Financial analysts assist companies with investment decisions and business acquisitions by preparing financial reports and conducting risk assessments. A senior financial analyst handles complex commercial transactions. Financial reports are often prepared by a team of analysts, in which case a senior analyst presides over the team and usually has the task of relaying the team's findings to clients.
A financial analyst must generally have a college degree in business, finance, mathematics, or a related field, although some firms hire graduates with degrees in other subjects. Most analysts work for insurance firms, banks, or investment companies. New recruits must attend training sessions, at which they are taught about risk management, securities transactions, and the basic legalities of different kinds of financial transactions. Junior analysts are often partnered with established analysts and have to complete a certain number of hours of work before they are able to work alone. Many firms will only consider analysts with several years of experience for a senior analyst position.
Analysts at investment firms are often contracted to advise companies that are involved in discussions pertaining to acquisitions or mergers. The analysts review the accounts of the companies that the client firm has an interest in acquiring. A senior financial analyst assigns tasks to each team member, such as preparing a review of the company's past financial performance or creating projections of the firm's future growth. When each aspect of the report has been completed, the senior financial analyst creates a master report and a copy is given to the client as well as a recommendation as to whether the firm should pursue the deal or find another company to acquire.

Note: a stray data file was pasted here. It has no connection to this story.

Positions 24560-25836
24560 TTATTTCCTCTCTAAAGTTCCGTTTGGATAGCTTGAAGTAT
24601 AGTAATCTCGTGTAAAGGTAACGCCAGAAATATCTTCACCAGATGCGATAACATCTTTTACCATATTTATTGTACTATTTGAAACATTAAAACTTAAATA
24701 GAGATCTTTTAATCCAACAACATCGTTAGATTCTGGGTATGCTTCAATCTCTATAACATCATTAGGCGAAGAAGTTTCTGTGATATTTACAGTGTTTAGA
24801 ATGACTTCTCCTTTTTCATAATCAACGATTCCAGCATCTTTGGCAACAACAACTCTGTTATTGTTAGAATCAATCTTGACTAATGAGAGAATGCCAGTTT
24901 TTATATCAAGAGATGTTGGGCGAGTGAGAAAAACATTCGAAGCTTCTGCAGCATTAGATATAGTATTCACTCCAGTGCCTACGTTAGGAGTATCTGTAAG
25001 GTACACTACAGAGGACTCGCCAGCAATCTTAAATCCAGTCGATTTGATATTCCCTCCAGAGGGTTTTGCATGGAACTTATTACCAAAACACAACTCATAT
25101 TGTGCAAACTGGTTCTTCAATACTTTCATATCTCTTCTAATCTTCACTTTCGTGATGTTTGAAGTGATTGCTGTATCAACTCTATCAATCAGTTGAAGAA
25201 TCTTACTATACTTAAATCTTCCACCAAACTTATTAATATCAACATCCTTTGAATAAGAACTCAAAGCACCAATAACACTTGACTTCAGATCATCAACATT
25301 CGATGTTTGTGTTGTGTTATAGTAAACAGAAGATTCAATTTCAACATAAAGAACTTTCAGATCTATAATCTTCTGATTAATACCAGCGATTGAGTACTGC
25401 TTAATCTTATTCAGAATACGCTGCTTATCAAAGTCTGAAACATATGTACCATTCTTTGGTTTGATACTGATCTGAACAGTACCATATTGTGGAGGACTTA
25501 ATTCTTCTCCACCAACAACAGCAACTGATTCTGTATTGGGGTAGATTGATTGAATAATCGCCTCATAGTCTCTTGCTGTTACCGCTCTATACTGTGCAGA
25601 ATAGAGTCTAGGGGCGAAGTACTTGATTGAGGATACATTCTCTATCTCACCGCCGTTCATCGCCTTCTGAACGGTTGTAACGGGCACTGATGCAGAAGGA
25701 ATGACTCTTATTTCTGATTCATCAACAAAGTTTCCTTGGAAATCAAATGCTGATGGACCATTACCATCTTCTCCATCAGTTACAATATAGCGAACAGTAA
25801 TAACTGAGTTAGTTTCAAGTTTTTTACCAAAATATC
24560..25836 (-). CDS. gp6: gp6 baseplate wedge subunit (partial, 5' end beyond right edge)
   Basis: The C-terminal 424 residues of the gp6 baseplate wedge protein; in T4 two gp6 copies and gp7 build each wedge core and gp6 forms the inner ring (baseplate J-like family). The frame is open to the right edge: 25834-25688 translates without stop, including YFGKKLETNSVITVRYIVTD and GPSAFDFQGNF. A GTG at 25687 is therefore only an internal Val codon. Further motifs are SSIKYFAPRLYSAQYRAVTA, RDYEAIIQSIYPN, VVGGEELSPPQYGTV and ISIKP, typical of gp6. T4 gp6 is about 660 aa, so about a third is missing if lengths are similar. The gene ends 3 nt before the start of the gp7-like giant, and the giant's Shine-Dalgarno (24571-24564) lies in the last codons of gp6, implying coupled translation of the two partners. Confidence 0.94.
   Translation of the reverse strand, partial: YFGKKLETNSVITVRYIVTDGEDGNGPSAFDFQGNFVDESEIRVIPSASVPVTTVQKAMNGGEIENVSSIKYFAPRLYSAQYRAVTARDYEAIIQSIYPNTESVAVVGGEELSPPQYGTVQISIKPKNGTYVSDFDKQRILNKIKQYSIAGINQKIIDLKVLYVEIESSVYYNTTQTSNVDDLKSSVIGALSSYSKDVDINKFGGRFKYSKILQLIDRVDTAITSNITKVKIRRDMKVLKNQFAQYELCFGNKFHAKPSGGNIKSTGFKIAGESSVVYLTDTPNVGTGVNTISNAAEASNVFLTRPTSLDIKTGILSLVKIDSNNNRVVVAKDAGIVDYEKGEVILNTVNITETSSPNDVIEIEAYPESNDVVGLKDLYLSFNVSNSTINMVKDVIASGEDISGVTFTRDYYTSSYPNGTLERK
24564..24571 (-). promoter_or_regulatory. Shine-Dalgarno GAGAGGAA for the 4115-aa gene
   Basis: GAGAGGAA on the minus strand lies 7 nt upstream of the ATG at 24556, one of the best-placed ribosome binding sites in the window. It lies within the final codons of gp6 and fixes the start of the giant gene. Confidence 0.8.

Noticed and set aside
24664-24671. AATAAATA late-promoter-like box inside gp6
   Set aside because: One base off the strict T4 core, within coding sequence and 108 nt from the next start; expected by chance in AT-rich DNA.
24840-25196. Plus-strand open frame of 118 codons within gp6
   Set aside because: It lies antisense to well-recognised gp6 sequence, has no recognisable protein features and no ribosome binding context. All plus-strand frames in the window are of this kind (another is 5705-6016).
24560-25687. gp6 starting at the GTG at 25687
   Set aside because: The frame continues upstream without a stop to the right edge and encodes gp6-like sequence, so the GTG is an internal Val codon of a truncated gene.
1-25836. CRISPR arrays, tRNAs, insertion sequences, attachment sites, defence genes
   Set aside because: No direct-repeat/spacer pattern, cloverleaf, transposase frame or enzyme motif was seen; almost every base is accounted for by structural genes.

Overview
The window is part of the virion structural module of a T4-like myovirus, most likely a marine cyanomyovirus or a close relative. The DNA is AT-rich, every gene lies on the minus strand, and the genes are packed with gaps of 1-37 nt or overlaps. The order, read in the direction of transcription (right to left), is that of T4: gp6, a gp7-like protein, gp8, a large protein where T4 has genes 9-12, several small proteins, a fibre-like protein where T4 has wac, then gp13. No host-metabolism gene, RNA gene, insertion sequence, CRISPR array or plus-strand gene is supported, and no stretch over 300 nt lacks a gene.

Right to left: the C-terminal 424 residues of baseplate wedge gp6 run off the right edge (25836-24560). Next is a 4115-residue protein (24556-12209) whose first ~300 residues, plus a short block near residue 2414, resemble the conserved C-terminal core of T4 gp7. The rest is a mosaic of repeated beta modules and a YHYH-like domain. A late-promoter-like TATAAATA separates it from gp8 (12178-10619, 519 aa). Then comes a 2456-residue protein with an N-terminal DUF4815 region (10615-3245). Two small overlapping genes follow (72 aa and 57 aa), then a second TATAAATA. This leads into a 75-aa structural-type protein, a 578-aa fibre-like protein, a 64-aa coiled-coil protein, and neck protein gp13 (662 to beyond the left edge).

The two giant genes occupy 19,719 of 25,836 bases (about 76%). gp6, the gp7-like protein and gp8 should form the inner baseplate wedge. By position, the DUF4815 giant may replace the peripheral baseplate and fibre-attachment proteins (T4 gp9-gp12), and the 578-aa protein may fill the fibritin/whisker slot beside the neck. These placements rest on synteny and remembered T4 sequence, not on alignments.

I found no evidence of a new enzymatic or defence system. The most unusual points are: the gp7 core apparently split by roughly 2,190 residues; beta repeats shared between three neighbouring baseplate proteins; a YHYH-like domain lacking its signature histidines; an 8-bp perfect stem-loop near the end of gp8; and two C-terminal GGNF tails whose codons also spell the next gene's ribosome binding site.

Aside from helping firms involved in mergers, a senior financial analyst has a role in deciding how an insurance or investment firm should invest its own assets. Analysts do not typically have securities licenses so cannot broker securities transactions, but the analysts can conduct research on firms, review the books of governments issuing bonds, and study economic trends. A senior financial analyst may meet regularly with senior company management and share information related to recent findings that could influence the firm's investment strategy.
Governments sometimes consult senior financial analysts during recessions or other periods of economic upheaval. In some countries, government ministers create committees that are composed of senior analysts, and these ministers seek the opinions of the analysts before making major policy decisions. News outlets often pay senior analysts to work as consultants on news shows or in newspapers.